Sarkozy, Nicolas, in full Nicolas Paul Stéphane Sarközy de Nagy-Bocsa (b. Jan. 28, 1955, Paris, France), president of France (2007-12). In 1983 he was elected mayor of Neuilly-sur-Seine, a post he held until 2002. In 1993 he entered national politics as budget minister under Prime Minister Édouard Balladur. He helped lead an internal revolt to propel Balladur as candidate of the neo-Gaullist Rally for the Republic (RPR) for the 1995 French presidential election instead of party leader Jacques Chirac. Both men ran but Chirac alone made it to the runoff round in which he beat Socialist Lionel Jospin for the presidency. The future of Sarkozy, once a Chirac personal protégé, was unanimously predicted to be nil since Chirac refused to speak to him and his every appearance in party assemblies set off howls of anger and derision. He lay low for two years but then began a comeback, becoming deputy party leader thanks to his recognized intellect but also to an apparently innate talent for backroom dealings. Sarkozy, whose self-confidence and burning ambition were mercilessly lampooned by the French press, was appointed interim head of the RPR in April 1999, just hours after the surprise resignation of Philippe Séguin. He became interior minister (2002-04) and economy and finance minister (2004). In November 2004 he was elected president of Chirac's Union for a Popular Movement (UMP), successor of the RPR, with 81% of the vote cast by party members. He then left the government to concentrate on leading the party. He indicated that he coveted the head-of-state role. In 2005 he was again named interior minister, while remaining head of the UMP. He took a hardline stance against rioters in Paris suburbs. He won the 2007 presidential election, defeating Socialist Ségolène Royal in the runoff, 53%-47%. He lost his bid for reelection in 2012 to Socialist François Hollande, who won 52%-48%. In 2014 he was again elected president of the UMP (later renamed The Republicans), though with only 64.5% of the vote. In 2016 he declared his candidacy for the 2017 presidential election, but he only came third in the Republican primary, behind François Fillon and Alain Juppé. In 2021 he was found guilty of corruption and influence peddling and sentenced to a year in prison.

Sarlin, Bruno (Gustaf Willehad) (b. Nov. 9, 1878, Viitasaari, Finland - d. Jan. 6, 1952, Helsinki, Finland), governor of Vaasa (1920-30). He was also Finnish minister of social affairs (1935-36).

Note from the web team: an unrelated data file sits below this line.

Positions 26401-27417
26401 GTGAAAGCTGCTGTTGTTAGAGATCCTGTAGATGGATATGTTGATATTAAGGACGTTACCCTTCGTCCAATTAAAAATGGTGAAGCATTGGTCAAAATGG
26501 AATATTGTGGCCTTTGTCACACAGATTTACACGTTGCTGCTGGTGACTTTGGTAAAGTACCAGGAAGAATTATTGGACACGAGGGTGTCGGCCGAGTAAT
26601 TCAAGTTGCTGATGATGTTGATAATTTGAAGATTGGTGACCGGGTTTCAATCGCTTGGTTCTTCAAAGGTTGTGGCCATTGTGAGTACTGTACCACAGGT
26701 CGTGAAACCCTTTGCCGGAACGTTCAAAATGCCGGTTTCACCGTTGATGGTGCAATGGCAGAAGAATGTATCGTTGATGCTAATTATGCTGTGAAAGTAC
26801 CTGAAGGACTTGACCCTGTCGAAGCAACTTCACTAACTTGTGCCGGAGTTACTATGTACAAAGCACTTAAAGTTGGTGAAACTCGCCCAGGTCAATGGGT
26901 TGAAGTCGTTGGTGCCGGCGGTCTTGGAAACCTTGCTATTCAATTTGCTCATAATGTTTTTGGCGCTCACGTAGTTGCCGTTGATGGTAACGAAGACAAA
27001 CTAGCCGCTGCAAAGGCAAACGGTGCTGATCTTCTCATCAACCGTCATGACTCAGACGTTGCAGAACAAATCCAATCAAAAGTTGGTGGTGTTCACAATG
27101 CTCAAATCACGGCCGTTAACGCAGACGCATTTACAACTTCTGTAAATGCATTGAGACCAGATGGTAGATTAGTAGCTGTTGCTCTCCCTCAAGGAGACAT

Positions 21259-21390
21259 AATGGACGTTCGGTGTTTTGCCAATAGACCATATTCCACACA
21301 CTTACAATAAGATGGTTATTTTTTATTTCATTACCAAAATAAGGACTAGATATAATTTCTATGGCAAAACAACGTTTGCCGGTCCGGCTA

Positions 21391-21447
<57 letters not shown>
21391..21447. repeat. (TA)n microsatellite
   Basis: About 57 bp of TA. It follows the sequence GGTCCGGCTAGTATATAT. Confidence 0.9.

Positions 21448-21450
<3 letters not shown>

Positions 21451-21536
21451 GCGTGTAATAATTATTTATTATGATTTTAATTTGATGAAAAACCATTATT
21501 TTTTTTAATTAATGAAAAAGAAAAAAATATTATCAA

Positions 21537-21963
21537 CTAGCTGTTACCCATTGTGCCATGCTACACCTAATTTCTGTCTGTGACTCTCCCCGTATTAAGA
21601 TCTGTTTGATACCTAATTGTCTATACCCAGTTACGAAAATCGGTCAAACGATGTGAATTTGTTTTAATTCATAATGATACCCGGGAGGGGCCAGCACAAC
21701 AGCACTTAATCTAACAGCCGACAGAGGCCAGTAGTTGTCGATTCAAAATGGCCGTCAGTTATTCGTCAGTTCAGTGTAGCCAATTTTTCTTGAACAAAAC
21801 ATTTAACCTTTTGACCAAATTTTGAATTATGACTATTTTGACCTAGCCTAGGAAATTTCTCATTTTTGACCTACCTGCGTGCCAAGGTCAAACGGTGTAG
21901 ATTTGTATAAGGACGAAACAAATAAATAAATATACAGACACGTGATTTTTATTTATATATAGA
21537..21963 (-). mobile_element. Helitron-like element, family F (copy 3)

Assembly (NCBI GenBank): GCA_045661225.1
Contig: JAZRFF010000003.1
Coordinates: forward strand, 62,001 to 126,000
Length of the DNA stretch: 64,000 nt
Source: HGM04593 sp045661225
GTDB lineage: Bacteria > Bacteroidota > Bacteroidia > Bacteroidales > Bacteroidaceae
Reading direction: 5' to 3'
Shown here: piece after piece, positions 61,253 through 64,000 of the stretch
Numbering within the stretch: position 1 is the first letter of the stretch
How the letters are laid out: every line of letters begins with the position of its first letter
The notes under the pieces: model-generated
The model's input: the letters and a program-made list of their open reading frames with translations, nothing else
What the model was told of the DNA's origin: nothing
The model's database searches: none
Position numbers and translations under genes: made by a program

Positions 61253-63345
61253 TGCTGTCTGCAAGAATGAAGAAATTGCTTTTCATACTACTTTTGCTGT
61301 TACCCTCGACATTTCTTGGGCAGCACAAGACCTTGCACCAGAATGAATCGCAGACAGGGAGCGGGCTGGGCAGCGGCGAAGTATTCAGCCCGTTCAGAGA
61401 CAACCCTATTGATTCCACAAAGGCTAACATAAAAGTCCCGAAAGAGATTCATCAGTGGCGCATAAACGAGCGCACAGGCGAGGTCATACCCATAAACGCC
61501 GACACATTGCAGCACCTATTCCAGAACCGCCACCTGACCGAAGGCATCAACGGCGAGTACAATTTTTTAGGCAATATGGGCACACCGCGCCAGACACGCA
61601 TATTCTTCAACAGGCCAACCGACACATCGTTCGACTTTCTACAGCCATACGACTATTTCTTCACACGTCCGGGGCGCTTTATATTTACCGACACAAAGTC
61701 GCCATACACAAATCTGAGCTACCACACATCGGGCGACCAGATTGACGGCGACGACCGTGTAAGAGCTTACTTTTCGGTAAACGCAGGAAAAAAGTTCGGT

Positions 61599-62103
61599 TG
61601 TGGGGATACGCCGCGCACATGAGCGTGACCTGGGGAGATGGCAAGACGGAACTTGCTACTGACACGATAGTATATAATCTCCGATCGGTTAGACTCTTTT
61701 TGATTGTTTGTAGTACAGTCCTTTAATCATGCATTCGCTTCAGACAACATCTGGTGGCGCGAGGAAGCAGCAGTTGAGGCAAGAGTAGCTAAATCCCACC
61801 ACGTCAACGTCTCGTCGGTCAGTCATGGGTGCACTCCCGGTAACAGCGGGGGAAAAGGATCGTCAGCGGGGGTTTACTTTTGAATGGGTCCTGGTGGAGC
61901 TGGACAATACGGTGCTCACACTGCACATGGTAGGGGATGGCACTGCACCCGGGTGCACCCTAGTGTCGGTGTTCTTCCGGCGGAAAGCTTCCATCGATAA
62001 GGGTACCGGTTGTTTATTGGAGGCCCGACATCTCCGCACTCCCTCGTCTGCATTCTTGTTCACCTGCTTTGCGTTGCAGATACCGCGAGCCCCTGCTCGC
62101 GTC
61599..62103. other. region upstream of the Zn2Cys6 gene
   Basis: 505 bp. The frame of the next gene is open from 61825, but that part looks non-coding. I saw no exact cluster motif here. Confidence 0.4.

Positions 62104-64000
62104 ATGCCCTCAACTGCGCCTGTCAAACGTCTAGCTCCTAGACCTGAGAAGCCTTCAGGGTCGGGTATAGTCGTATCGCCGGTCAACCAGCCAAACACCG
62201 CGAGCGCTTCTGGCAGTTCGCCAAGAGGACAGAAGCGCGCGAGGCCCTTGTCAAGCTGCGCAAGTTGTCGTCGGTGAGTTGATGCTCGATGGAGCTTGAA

Sarlós, István (b. Oct. 30, 1921, Budapest, Hungary - d. June 19, 2006, Budapest), a deputy premier of Hungary (1982-84). He was also chief editor of Népszabadság (1970-74) and president of the National Assembly (1984-88).

Sarma, Himanta Biswa (b. Feb. 1, 1969, Jorhat, Assam, India), chief minister of Assam (2021- ).

Sarmas, Ioannis (b. March 21, 1957, Kos island, Greece), interim prime minister of Greece (2023). He has been president of the Court of Audit (2019- ).

Sarmento, Casimiro José de Moraes (b. Aug. 13, 1813, Oeiras, Piauí, Brazil - d. Feb. 1, 1860, Angra dos Reis, Rio de Janeiro, Brazil), president of Rio Grande do Norte (1845-47) and Ceará (1847-48).

Sarmento, Joaquim José Paes da Silva (b. Oct. 7, 1845, Manaus, Amazonas, Brazil - d. March 10, 1914, Manaus), acting president of Amazonas (1884).

Sarmento, Siseno Ramos (b. June 3, 1907, Manaus, Amazonas, Brazil - d. Nov. 16, 1983, São Paulo, Brazil), federal interventor in Amazonas (1946-47).

D.F. Sarmiento
Sarmiento (Albarracín), Domingo Faustino, originally Faustino Valentín de Quiroga Sarmiento Albarracín (b. Feb. 14, 1811, San Juan, Viceroyalty of the Río de la Plata [now in Argentina] - d. Sept. 11, 1888, Asunción, Paraguay), president of Argentina (1868-74). He entered public life as a provincial legislator. His outspokenness provoked the rage of the military dictator Juan Manuel de Rosas, who exiled him to Chile in 1840. There he was active in politics, became an important figure in journalism through his articles in the Valparaíso newspaper El Mercurio, and wrote his most famous book, Facundo, an impassioned denunciation of Rosas' dictatorship in the form of a biography of Juan Facundo Quiroga, Rosas' tyrannical gaucho lieutenant. He returned to Argentina in 1852 to participate in the overthrow of Rosas. He was governor of San Juan (1862-64) and minister to the United States (1864-68), returning to Argentina after being elected president. He applied his belief in democratic principles and civil liberties to the building of a new Argentina. An ongoing war with Paraguay was brought to a successful conclusion in 1870, allowing him to concentrate on his domestic policies, which laid the foundations for national progress by stimulating the growth of commerce and agriculture and the development of rapid transportation and communication. To a largely illiterate country the former schoolmaster, whose motto was "to govern is to educate," brought primary and secondary schools, normal schools, and schools for professional and technical training, as well as libraries and museums. After his presidential term ended, he continued to be active in public life, becoming director-general of schools in Buenos Aires province and then holding a similar post on the national level, also serving as interior minister (1879) and acting foreign minister (1879).

Sarmiento (Ramírez), Fernando (b. Nov. 26, 1874, Lima, Peru - d. Oct. 18, 1939, Lima), prime minister and war minister of Peru (1930).

Sarmiento Olarte, Javier Augusto, acting justice minister of Colombia (2020).

J. Sarney